Developer Bill Rudin is plotting the redevelopment of 55 Broad St. into a new, modern mixed-use tower, The Post has learned.

Prompted by the diversification of downtown and a residential population beginning to pay top dollar for apartments, sources say the third-generation developer has already hired FXFOWLE to research the feasibility of redeveloping the current 35-story, 402-feet-tall office structure into a 53-story, 742 feet-tall mixed-use building.

Such a building could include retail, technology-focused office space and ritzy apartments in an energy-efficient tower designed for the prominent site on the northeast corner of Broad and Beaver streets.

Coincidently, Cushman & Wakefield is marketing 45 Broad, the adjacent stalled site to its north, where Robert De Niro once planned a hotel. That site can host a tall but slender tower with views to the Statue of Liberty because there are no height restrictions in the area.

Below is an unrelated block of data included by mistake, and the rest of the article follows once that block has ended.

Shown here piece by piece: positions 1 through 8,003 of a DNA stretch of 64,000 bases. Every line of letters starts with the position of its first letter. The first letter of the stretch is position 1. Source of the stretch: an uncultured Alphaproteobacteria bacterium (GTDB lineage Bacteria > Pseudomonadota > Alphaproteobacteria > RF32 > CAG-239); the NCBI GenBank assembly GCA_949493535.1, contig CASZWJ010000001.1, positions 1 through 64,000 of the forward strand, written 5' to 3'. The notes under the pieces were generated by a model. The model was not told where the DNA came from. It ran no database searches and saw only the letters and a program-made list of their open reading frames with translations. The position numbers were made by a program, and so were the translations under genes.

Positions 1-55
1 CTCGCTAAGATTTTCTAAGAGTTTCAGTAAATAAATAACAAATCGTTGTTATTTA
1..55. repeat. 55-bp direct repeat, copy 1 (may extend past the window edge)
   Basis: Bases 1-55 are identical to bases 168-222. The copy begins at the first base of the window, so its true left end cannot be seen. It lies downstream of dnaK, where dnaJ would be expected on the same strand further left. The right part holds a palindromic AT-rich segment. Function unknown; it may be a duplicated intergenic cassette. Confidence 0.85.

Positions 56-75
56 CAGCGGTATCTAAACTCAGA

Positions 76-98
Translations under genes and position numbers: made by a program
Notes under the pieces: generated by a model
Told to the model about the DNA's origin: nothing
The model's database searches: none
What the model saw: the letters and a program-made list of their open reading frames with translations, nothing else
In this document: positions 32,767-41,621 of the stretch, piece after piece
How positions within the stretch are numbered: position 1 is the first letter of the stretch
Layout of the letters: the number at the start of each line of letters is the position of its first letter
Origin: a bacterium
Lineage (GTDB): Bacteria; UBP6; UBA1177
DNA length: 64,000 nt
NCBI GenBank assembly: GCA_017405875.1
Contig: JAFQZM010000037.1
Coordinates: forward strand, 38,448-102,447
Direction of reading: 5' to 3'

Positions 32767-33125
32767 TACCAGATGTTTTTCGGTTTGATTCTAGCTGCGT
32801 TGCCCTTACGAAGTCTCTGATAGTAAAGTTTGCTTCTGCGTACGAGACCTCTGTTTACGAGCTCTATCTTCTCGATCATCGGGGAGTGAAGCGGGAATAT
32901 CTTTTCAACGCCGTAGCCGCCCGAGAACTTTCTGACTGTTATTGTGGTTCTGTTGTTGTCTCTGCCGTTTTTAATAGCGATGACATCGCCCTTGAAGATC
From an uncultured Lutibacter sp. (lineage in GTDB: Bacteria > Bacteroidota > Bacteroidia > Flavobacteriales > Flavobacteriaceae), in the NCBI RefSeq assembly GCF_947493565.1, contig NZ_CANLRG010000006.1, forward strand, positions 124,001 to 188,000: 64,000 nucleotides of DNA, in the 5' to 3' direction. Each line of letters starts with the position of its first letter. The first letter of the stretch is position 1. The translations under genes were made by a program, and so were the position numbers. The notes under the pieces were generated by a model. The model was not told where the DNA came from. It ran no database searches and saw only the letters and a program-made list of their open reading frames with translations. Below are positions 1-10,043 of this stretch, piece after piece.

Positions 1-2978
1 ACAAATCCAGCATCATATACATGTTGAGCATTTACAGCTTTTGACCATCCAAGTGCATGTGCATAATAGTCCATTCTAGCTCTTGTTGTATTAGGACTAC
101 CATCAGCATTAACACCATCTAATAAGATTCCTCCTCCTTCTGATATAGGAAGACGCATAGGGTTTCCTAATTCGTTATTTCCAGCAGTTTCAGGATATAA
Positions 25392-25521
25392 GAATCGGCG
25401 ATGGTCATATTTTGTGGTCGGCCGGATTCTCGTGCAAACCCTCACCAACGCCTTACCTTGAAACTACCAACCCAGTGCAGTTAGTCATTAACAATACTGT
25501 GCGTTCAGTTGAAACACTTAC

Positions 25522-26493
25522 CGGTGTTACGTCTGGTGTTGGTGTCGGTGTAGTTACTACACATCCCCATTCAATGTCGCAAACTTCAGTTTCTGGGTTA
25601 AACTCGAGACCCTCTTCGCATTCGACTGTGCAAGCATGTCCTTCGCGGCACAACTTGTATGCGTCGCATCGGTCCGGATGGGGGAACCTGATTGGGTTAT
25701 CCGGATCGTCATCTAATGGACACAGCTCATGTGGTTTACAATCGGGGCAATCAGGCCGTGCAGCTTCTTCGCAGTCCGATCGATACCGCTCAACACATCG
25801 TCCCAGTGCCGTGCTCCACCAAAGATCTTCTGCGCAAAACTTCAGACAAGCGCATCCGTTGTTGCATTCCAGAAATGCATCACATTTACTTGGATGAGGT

But it is entirely possible that Rudin is planning a tower play and will be bidding with an eye on winning that site and incorporating its 264,200 square feet into Rudin Management’s 55 Broad, so he can add a new majestic skyscraper to the downtown skyline.

The current building, also known as the NY Information Technology Center, was originally developed by Sam, Jack and Bill’s father, Lew Rudin, in the early 1960s as the headquarters for Goldman Sachs before being occupied by Drexel Burnham.

After Drexel went bust, the building sat vacant from 1990 to 1995, during a time when downtown had a vacancy rate pushing 25 percent.

No one returned calls for comment.